Unai Emery moved to the Premier League with an impressive resume. He managed Sevilla to three consecutive Europa League titles from 2013-14 to 2015-16, and he helped Paris Saint-Germain return to its perch atop the French soccer pyramid in 2018. His arrival in North London was mostly met with hope and goodwill. Arsène Wenger’s stewardship of the club had been fruitful, but it had also run its course. It was reasoned that the artful soccer Arsenal played under the smartly dressed and spindly Frenchman couldn’t win in the modern game. It was time for a more exacting tactician to take the reins, someone more inclined toward hard lines and rigorous drilling than strokes of improvised genius.1
Emery’s appointment injected excitement into a club that had felt stale for more than a decade — Arsenal picked up several FA Cup titles under Wenger, but it hadn’t won a Premier League title since it went unbeaten in the 2003-04 season — and a fan base that had been restless for just as long. But even if it was impossible to know this then, Emery’s appointment also portended the beginning of the end of club centerpiece Mesut Özil’s Arsenal career.
Özil has been featured in just 25 of the 46 Premier League games Arsenal has contested under Emery, including just one appearance this season. The German playmaker has had a few knocks here and there since Emery arrived at the club, but he hasn’t spent any significant amount of time sidelined because of injury.2 Rather, his absence is due primarily to the fact that he simply doesn’t fit with Emery’s — or Arsenal’s — plans.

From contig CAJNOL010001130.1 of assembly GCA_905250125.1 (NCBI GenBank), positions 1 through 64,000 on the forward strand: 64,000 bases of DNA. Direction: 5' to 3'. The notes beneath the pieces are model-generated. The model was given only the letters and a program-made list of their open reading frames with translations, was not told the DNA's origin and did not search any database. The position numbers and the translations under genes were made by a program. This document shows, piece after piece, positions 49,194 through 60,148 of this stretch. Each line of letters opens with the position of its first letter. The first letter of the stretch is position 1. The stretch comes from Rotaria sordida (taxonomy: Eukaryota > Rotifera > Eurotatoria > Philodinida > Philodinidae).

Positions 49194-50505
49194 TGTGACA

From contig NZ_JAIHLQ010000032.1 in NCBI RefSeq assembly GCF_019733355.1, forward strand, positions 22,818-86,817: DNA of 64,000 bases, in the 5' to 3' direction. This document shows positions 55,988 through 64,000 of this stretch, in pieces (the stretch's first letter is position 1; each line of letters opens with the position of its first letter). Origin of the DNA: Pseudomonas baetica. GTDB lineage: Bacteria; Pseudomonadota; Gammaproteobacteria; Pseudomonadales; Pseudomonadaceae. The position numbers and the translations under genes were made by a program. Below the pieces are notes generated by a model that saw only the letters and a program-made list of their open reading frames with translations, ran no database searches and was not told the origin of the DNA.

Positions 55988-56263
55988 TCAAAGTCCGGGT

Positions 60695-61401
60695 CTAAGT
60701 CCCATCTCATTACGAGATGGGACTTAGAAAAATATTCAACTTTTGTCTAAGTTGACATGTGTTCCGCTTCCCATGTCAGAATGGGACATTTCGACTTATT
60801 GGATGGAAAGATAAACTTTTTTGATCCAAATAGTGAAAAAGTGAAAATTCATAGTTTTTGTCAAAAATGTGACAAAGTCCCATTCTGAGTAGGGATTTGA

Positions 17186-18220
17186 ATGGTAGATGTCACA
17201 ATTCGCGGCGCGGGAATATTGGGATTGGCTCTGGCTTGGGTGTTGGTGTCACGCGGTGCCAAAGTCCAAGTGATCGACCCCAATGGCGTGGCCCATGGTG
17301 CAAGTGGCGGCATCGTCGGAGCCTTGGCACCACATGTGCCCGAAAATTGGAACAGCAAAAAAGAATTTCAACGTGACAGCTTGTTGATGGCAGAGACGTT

A popular narrative is that Özil lacks the energy to press in the manner Emery wants him to press and lacks the defensive desire to win the ball back. Özil might be among the game’s best at getting between the lines and finding the half-spaces necessary to unlock defiant defenses, but the narrative dictates that he’s a casual defender at best and a lousy one at worst. According to the narrative, Özil is incapable of playing in Emery’s system.
That narrative would be fine if, in Özil’s absence, Emery’s Arsenal had become a pressing juggernaut and a ball-hungry monster. Maybe that will be true in the future, but the data tells a different story for the present — Arsenal is worse at winning the ball back in the attacking third under Emery than it was toward the end of the Wenger era, and it’s worse at winning the ball back in the middle third, too.
|Seasons under Arsene Wenger||IN MIDDLE THIRD||IN ATTACKING THIRD|
|Seasons under Unai Emery||IN MIDDLE THIRD||IN ATTACKING THIRD|
Of course, Arsenal has players who are better than Özil at winning the ball back (although to be fair, Özil is better at winning possession back than most people think). That’s not in dispute. Joe Willock and Dani Ceballos both play in attack-minded roles in Arsenal’s midfield, and they’ve both shown this season that they’re better at winning the ball back in the middle third than Özil has been recently. But the argument has never been about individual players; it’s been about whether Özil can play on a team that focuses on pressing to win the ball back. If Özil featured heavily for Wenger teams that won the ball back at equal or better rates than Emery’s current team does, it’s difficult to imagine that he’s suddenly not good enough anymore.